U.S. crude oil stockpiles surged sharply last week, bringing the total supply to its highest levels since December, and gasoline inventories also increased, according to the Energy Information Administration.
Crude stocks rose by 6.2 million barrels to around 436 million barrels in the last week of April, against expectations for an increase of 739, 000. The build was mostly concentrated on the West Coast, where stockpiles increased by almost 5 million barrels.
Gasoline inventories increased by 1.2 million barrels, compared with analysts’ estimates of a 587, 000-barrel decline.
The oil market initially reacted negatively to the report, with prices falling on the build in crude and gasoline. Crude later rebounded, though gasoline prices were still lower.
U.S. crude oil futures traded up 22 cents at $67.46 per barrel. Meanwhile, Brent crude declined to $72.98 per barrel. U.S. gasoline futures edged down 0.7 percent to $2.0724 per gallon.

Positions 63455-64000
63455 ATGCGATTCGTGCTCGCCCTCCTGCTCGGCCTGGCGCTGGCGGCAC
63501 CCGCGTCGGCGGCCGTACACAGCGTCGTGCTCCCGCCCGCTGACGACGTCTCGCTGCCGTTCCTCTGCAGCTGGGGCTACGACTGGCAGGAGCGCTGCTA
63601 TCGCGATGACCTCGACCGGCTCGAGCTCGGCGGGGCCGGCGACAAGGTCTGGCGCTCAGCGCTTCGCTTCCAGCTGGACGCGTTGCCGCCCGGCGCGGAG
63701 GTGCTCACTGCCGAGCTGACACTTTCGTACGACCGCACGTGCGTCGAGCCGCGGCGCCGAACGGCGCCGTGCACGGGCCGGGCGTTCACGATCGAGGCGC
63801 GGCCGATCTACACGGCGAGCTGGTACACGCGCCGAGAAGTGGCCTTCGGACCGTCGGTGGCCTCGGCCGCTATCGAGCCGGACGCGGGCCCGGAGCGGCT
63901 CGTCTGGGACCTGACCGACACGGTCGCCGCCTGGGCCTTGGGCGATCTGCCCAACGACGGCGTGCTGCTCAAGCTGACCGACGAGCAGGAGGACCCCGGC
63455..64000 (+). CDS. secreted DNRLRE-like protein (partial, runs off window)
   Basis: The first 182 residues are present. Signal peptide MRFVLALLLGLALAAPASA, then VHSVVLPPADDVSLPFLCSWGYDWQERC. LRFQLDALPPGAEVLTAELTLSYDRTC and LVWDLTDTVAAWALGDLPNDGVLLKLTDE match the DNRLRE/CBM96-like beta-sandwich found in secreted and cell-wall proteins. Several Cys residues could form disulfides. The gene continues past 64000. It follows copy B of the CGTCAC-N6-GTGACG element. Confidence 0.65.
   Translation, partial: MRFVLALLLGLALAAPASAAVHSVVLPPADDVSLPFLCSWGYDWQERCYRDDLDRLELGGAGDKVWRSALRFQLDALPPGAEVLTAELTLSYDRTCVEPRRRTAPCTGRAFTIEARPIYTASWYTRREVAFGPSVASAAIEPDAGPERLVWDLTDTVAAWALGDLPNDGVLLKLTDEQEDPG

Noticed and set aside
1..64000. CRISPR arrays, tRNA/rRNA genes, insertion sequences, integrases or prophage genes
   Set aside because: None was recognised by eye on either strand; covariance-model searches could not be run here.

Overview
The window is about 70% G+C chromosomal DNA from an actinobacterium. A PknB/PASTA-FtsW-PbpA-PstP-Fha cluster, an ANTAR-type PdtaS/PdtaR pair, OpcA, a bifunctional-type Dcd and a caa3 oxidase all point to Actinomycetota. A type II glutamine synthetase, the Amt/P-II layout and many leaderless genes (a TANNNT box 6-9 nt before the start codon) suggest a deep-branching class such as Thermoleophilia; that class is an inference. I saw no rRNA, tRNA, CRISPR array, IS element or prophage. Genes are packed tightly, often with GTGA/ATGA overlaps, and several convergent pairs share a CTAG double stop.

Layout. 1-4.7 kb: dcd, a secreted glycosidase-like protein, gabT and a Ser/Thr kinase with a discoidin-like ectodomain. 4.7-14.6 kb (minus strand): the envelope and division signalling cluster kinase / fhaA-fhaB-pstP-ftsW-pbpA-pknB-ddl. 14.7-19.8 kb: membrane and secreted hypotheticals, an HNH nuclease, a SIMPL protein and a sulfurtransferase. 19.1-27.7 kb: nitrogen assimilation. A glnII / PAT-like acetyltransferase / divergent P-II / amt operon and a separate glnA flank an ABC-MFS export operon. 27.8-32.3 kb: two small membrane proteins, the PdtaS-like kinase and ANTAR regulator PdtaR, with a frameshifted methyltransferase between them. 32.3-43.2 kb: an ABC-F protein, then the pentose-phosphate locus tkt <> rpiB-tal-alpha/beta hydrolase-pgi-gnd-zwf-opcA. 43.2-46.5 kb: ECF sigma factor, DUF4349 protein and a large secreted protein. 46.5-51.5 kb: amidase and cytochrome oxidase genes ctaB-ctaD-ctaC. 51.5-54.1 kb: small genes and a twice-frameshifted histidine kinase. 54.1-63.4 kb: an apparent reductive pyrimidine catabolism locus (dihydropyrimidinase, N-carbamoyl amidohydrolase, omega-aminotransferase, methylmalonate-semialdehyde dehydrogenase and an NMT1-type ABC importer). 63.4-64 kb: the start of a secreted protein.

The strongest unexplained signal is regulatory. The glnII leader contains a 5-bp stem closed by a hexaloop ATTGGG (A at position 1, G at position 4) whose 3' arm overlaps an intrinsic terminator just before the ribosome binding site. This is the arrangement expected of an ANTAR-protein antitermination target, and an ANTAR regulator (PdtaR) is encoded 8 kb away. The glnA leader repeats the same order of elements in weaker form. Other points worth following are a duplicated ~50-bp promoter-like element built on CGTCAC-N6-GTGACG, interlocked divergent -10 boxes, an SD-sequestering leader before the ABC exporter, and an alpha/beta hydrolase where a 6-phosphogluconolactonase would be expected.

Refinery crude runs declined by 60, 000 bpd and refinery utilization rates increased by 0.3 percentage points to 91.1 percent of overall capacity, EIA data indicated.
The surge in crude and gasoline inventories was countered by a bigger-than-projected decline in inventories of diesel, jet fuel and other distillates. Distillate stockpiles declined by 3.9 million bpd. According to the EIA, crude stocks at the Cushing, Oklahoma, delivery hub increased by 416, 000 barrels. Net U.S. crude imports increased last week by 263, 000 barrels per day.
The material has been provided by InstaForex Company – www.instaforex.com